That year he volunteered for the South African army and later served as a gunner in North Africa and Italy. He was repatriated and discharged from the army at the beginning of 1946, to be reunited with his wife and small daughter Toni, the first of four children. While he was in Italy, Hilda had been elected to the Johannesburg City Council (by an all-white electorate) where she served for three years. She was a fluent public speaker, later described by Anthony Sampson as “a South African version of the Spanish party’s La Passionaria.”

During the strike of African miners in 1946, he produced the strike bulletin; the mine workers newsletter. After the strike both he and his wife were arrested together with others and charged with sedition. They were ultimately convicted of aiding an illegal strike and received suspended sentences.

Over the next quarter century, he wrote extensively for a number of journals, including Liberation and the South African newspaper the Guardian. He also edited Fighting Talk, a paper for ex-servicemen. This carried the same message as his other writings; that South Africa was approaching its last chance to make a peaceful transition to democracy. Fighting Talk became a banned publication and very few copies remain anywhere.

In his book, Rusty writes: "The demand for written material - for handbills, pamphlets, press releases, and policy statements from all radical organisations was insatiable." He contributed articles to a number of other political journals; and was responsible for much of the propaganda issued by the liberation movement. During this time he also wrote extensively for the African Communist and Fighting Talk. Once he was banned, he continued to write under pseudonyms.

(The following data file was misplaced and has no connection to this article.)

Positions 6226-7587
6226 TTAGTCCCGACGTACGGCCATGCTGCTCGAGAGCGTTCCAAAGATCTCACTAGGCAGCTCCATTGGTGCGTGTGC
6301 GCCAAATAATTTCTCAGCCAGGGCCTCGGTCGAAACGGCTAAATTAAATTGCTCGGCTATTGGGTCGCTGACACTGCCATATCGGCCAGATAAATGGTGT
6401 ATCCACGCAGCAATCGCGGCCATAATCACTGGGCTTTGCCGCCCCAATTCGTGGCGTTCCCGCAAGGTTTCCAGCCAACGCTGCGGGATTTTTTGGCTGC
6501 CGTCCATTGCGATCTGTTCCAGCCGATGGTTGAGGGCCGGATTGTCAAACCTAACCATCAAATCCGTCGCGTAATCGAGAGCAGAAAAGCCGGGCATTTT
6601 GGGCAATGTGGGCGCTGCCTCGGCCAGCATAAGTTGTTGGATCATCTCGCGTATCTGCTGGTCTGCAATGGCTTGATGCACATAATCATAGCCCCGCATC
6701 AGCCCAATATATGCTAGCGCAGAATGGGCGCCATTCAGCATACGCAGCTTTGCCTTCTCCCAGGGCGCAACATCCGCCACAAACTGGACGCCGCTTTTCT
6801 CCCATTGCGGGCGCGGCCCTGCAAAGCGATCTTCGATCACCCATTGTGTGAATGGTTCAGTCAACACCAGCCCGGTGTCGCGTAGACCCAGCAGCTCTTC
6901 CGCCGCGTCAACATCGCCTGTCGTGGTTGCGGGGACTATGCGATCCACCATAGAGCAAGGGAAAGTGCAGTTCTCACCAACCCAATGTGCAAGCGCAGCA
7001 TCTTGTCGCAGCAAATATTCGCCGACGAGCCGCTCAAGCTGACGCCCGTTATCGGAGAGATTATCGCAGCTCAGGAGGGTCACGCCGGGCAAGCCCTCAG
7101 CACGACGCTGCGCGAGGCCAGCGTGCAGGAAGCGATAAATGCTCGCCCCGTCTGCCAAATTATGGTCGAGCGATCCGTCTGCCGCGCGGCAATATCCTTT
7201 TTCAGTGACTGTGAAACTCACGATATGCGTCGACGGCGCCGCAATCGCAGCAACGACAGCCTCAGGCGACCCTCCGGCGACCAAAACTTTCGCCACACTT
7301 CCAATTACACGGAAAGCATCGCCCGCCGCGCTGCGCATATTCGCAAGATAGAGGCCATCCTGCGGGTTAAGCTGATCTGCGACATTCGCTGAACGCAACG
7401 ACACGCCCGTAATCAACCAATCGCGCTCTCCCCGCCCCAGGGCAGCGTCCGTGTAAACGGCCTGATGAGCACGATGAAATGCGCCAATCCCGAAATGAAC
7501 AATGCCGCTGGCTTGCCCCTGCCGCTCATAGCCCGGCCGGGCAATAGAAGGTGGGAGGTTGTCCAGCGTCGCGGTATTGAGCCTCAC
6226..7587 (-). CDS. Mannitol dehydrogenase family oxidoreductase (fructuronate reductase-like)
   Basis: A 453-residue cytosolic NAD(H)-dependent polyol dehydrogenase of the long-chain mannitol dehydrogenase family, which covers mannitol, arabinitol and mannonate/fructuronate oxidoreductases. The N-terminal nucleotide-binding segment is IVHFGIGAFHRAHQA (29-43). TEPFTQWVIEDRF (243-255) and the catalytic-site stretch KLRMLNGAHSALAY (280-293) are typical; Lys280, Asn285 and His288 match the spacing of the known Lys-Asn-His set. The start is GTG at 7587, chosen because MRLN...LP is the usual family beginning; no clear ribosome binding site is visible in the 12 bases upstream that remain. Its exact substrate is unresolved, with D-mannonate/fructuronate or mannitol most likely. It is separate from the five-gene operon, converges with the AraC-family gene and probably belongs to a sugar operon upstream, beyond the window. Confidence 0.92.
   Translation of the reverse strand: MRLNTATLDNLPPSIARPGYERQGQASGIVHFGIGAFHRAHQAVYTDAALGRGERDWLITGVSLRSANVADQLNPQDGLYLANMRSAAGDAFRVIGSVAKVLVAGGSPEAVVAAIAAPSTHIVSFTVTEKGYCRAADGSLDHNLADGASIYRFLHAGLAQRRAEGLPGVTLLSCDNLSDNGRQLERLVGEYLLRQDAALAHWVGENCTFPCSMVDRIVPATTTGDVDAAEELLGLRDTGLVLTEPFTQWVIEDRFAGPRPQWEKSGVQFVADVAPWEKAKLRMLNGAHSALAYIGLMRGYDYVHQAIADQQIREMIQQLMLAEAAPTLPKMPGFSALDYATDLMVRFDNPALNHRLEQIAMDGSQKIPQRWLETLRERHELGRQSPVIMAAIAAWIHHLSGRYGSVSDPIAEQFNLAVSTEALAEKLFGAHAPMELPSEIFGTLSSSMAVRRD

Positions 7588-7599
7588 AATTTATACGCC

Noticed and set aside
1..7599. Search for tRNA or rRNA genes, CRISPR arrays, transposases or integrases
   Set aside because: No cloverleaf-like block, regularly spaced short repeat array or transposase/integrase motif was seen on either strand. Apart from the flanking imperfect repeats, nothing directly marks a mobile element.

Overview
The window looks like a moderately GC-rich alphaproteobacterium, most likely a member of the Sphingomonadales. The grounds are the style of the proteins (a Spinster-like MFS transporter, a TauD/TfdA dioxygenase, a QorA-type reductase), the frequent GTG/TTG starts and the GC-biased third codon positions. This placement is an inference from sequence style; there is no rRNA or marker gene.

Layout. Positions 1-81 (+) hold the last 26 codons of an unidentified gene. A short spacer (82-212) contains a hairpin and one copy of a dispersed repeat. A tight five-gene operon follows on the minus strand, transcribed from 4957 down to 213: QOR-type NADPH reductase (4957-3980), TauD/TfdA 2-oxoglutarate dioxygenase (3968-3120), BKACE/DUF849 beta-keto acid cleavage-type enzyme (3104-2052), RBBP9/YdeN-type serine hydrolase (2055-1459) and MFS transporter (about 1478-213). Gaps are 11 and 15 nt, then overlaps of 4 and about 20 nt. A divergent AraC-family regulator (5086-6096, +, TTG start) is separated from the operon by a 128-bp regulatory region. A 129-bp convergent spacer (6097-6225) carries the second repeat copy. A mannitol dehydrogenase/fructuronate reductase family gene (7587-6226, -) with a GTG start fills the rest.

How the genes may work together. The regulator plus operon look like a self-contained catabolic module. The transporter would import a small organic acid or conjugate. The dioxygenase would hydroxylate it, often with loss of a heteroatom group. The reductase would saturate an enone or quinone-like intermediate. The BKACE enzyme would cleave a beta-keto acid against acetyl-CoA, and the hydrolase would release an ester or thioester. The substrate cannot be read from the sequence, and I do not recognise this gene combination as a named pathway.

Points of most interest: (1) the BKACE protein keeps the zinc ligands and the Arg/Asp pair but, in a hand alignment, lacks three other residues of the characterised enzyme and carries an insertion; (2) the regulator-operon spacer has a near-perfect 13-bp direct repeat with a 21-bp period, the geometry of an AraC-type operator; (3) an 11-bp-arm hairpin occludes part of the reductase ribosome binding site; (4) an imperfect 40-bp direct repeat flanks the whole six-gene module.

In 1950, the Communist Party was banned. All those listed as its members became subject to various restrictions, including a ban on being published. Some time later, Rusty took part with others in forming an underground Communist Party. He was also prominent in forming the Congress of Democrats, an organisation for whites that could co-operate with the African National Congress, which at that time was restricted to black membership only. This Congress Alliance drew in radical trade unions, and many other non-racial political organisations.

In 1954, the ANC called together its allies to a joint meeting in Natal. This included the South African Indian Congress, the Congress of Democrats, the South African Congress of Trade Unions, and the Coloured Peoples’ Congress. It was at this historic meeting that it was decided to convene a "Congress of the People" where a Freedom Charter would be adopted.